You can also use the granular product categorization in your feed to identify other trends. For example, you may discover that vests performed well with your changes, jackets stayed the same, and belts performed worse. There’s a lot of value in seeing these nuances, because you’ll be able to implement changes strategically, instead of applying changes to the entire catalog negatively impacting some product types. 

6. Implement your changes.

Now that you’ve completed your test and determined if the A group or B group performed better, you can apply the changes from the successful group to the other group. Keep an eye out for any product types that should be excluded from the changes. 

What are some challenges with A/B testing?

  • To run an A/B test correctly, you need enough time to accumulate good data, and you need a sample size that is big enough to allow you to draw meaningful conclusions.
  • You can’t do true A/B testing on most shopping channels because they don’t allow you to list the same product twice. A true A/B test would split traffic between two versions of the same product. The next best thing is to split your products into random and representative groups for comparison.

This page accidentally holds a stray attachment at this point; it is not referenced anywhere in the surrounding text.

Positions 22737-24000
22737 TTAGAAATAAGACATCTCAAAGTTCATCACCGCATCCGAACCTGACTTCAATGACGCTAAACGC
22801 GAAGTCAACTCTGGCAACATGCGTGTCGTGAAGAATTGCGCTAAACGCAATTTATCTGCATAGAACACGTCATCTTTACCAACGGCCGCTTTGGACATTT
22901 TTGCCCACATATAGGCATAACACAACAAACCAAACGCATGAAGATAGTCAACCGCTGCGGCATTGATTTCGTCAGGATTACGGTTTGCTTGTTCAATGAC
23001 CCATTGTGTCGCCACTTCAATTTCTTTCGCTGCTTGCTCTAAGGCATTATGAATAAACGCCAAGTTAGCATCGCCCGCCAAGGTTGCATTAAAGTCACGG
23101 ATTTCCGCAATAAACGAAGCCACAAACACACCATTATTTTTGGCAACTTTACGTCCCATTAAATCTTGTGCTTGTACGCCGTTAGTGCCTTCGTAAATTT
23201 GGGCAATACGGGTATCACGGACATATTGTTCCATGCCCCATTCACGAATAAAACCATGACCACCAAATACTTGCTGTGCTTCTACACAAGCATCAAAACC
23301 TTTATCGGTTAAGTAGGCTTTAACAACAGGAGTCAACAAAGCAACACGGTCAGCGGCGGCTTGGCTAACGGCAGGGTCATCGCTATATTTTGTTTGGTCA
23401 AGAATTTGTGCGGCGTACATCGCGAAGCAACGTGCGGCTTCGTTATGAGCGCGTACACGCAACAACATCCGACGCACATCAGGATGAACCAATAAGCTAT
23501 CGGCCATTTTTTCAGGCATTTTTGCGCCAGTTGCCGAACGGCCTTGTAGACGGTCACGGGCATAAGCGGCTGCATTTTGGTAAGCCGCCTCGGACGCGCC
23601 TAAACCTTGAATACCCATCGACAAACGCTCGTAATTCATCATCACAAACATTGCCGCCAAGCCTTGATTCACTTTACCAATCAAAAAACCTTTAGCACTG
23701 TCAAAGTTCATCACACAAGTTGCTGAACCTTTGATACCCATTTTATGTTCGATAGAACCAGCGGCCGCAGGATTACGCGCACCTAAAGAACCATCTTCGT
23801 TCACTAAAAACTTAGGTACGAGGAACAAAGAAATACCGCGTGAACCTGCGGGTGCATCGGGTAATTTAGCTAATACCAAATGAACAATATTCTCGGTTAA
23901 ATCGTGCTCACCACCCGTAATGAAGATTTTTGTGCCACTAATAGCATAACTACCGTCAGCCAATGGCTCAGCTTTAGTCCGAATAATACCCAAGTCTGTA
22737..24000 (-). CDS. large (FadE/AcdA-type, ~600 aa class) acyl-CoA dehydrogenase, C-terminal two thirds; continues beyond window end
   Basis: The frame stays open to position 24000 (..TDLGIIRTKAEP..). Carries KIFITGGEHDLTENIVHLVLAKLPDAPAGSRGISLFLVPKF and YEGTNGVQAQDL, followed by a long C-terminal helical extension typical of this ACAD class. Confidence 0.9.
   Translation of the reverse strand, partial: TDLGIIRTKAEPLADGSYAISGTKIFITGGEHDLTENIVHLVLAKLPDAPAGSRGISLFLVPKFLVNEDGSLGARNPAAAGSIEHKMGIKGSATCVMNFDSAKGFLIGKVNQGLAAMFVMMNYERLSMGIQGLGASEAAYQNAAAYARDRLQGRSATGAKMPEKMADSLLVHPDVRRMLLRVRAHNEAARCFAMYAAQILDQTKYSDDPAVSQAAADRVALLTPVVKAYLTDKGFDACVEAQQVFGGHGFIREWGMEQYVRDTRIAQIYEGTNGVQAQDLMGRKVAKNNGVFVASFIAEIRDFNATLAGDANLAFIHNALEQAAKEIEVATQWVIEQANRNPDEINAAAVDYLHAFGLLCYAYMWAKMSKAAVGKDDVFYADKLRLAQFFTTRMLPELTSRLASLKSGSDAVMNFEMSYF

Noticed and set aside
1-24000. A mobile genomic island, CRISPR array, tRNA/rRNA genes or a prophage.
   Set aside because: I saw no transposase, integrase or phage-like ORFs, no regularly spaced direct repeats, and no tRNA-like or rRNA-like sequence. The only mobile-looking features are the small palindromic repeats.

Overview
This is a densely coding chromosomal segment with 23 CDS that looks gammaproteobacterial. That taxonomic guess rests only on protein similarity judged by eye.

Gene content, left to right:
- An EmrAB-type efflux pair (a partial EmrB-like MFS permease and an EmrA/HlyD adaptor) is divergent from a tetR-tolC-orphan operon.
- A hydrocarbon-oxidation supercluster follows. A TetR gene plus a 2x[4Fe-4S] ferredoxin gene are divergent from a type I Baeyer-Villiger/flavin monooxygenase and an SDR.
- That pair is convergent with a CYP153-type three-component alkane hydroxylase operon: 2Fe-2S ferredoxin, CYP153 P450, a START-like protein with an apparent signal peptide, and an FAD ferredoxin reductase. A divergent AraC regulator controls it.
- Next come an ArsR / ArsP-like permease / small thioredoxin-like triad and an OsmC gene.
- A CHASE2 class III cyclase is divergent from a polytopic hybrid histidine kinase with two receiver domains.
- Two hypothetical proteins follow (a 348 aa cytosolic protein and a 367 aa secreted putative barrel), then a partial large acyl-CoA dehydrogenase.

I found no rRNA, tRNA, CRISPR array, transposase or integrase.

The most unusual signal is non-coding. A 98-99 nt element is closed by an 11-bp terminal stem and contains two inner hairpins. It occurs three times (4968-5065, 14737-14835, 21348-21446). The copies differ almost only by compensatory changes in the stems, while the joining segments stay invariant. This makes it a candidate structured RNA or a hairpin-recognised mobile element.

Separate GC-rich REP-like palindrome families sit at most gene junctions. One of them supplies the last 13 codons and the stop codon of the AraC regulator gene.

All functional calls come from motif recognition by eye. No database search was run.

• Promotional periods and holidays are usually not a good time for A/B testing. It’s best to run tests during stable seasons, when consumer behavior is not as volatile and there’s less outside noise that could skew your results. 

Feedonomics is a powerful, full-service feed management solution, and there’s a lot you can do with it to take your product listings to the next level. Beyond optimizing your data according to best practices and using granular category taxonomy to improve your search relevancy, Feedonomics enables you to split test different strategies and identify scalable improvements. Best of all, our specialists take care of the heavy lifting on the feed side. Book a demo today to see how Feedonomics can help your business.

Find out why over 30% of the top 1,000 Internet Retailers choose Feedonomics.

Brian Roizen is the Cofounder and Chief Architect of Feedonomics, a full-service feed optimization platform that optimizes product data for hundreds of channels. He has been featured on numerous podcasts and eCommerce webinars, and regularly contributes to Search Engine Land and other industry-leading blogs. Brian graduated summa cum laude from UCLA with both a Bachelor’s and Master’s degree in Mechanical Engineering.